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, January 1903 Issue
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VOL. XX JANUARY, 1903 NO. 3
rHE SHAME OF MINNEAPOLIS
The Rescue and Redemption of a City that "was Sold Out
BT LINCOLN STEFFENS
FAC-SIMILE OF THE FIRST PAGE OF "THE BIG MITT LEDGER"
An account kept by a swindler of tlie dealings of his " Joint" with City Officials, showing- first payments made to Mayor
Ames, his brother, the Chief of Police and Detectives. This boolc figured in trials and newspaper reports of the exposure,
but was " lost" ; and its whereabouts was the mystery of the proceeding-s. This is the first glimpse that anyone, except
" Cheerful Charlie'' Howard, who kept it, and members of the grand jury, has had of the book
WHENEVER anything extraordinary
is done in American municipal politics,
can trace it almost invariably to one man. The
people do not do it. Neither do the "gangs,"
"combines," or political parties. These are
but instruments by which bosses (not leaders;
we Americans are not led, but driven) rule
the people, and commonly sell them out. But
there are at least two forms of the autocracy
which has supplanted the democracy
here as it has everywhere it has been tried.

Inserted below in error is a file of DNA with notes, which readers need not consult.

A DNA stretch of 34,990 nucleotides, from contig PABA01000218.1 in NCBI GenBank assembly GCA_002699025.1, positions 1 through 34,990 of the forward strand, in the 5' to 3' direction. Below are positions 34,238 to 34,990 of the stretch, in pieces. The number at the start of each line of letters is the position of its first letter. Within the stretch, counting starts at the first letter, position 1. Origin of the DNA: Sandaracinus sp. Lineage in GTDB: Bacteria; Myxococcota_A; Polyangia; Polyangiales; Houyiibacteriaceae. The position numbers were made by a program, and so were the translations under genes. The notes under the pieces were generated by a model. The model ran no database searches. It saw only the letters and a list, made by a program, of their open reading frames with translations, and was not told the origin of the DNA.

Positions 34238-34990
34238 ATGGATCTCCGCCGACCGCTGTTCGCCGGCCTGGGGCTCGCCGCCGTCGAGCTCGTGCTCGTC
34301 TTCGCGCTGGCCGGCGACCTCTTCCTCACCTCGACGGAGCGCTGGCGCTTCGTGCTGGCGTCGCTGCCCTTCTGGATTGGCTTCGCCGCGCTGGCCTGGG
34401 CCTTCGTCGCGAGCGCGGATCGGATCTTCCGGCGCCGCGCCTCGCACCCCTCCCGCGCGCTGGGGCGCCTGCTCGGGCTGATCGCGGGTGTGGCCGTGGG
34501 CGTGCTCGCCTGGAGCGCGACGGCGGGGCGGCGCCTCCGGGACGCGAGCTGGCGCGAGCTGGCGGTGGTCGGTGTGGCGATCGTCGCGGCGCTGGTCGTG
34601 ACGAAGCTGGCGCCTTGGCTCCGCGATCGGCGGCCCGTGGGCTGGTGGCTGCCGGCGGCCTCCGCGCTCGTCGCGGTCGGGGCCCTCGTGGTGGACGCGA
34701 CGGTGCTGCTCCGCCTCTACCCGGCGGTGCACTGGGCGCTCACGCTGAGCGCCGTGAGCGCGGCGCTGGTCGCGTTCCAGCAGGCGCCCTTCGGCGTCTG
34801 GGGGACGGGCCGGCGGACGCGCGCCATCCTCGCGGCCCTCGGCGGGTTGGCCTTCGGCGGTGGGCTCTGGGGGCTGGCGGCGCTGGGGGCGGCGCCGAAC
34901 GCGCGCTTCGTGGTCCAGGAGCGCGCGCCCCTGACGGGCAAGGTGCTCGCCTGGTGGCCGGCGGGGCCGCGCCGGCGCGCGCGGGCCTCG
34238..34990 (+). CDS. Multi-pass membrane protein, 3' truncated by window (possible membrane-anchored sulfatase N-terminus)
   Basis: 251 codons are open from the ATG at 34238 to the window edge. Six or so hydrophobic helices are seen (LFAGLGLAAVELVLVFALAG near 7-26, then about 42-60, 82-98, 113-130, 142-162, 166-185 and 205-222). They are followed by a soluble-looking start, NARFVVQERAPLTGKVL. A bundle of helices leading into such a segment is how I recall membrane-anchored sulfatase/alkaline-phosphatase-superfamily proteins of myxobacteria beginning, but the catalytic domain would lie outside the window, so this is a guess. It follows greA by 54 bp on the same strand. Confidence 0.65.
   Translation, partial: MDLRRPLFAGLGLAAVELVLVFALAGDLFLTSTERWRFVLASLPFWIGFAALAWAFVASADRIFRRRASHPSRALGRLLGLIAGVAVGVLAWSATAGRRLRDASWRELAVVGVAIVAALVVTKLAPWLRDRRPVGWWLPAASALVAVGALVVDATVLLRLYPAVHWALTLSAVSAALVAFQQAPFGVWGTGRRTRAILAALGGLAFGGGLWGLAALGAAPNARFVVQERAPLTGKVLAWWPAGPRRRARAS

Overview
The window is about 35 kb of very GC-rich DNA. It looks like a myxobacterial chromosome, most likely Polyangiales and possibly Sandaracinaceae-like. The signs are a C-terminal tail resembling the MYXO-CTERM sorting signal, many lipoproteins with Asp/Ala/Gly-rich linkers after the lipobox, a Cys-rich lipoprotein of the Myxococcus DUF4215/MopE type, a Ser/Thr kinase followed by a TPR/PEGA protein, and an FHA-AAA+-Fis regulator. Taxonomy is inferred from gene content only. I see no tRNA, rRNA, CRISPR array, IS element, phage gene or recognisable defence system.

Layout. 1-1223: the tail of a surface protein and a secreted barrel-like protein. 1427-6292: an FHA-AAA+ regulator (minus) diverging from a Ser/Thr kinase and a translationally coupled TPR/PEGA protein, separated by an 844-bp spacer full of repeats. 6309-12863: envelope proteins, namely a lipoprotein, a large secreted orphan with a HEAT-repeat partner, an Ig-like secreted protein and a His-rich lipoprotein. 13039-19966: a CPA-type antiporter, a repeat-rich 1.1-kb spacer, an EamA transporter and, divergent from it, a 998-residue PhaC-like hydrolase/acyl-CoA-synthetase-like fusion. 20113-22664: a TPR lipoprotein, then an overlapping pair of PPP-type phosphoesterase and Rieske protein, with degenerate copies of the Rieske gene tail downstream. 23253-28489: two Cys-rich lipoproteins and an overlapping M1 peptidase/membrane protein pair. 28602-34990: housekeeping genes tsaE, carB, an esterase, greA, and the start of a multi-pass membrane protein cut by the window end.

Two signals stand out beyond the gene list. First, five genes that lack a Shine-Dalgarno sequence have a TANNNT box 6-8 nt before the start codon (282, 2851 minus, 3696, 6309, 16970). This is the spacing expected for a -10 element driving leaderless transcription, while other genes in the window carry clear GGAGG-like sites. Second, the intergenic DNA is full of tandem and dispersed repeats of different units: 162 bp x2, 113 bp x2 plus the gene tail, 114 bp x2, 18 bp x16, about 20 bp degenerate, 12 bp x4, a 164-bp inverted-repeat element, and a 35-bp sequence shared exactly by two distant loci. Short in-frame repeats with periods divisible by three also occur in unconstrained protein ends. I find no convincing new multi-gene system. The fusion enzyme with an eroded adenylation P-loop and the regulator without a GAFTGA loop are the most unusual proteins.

One is that of the organized majority by
which, as in Tammany Hall in New York and
the Republican machine in Philadelphia, the
boss has normal control of more than half
the voters. The other is that of the adroitly
managed minority. The "good people" are
herded into parties and stupefied with convictions
and a name, Republican or Democrat;
while the "bad people" are so organized
or interested by the boss that he can
wield their votes to enforce terms with party
managers and decide elections. St. Louis is
a conspicuous example of this form. Minneapolis
is another. Colonel Ed. Butler is the
unscrupulous opportunist who handled the
non-partisan minority which turned St. Louis
into a "boodle town." In Minneapolis "Doc"
Ames was the man.
Copyright, 1902, bf the S. S. McClure Co. ^11 rights reserved.
Table of Contents
The Shame of Minneapolis
by Lincoln Steffens, pp. 227-239 -
The Rescue and Redemption of a City that was Sold Out
The Impertinance of Charles Edward
by H.G. Rhodes, pp. 240-247 -
The Oil War of 1872
by Ida M. Tarbell, pp. 248-260 -
Chapter III of the History of the Standard Oil Company
I Stand Between Lady Macbeth and Matrimony
by Clara Morris, pp. 261-267 -
Across the State
by George Kibbe Turner, pp. 268-277 -
by H.W. Bynner, p. 278 -
by Josephine Dodge Daskam, p. 279 -
The Flying Death
by Samuel Hopkins Adams, pp. 280-286 -
Part I. The Tracks in the Sand
A Pilgrim form Abyssinia
by Stephen Bonsal, pp. 287-294 -
The Lords of Song
by Wilfrid Wilson Gibson, p. 295 -
English Men of Letters
by George W. Smalley, pp. 296-305 -
A Boy's Point of View
by Florence Wilkinson, p. 306 -
A Fair Upsetter of Customs
by Charles Fleming Embree, pp. 307-315 -
Dr. Lorenz, Straightener of Children
by John Swain, pp. 316-321 -
The Breath of Life
by Edith Wyatt, p. 322 -
The Right to Work
by Ray Stannard Baker, pp. 323-335 -
The Story of the Non-Striking Miners
, pp. 336-338 -
"Our American Pravda"
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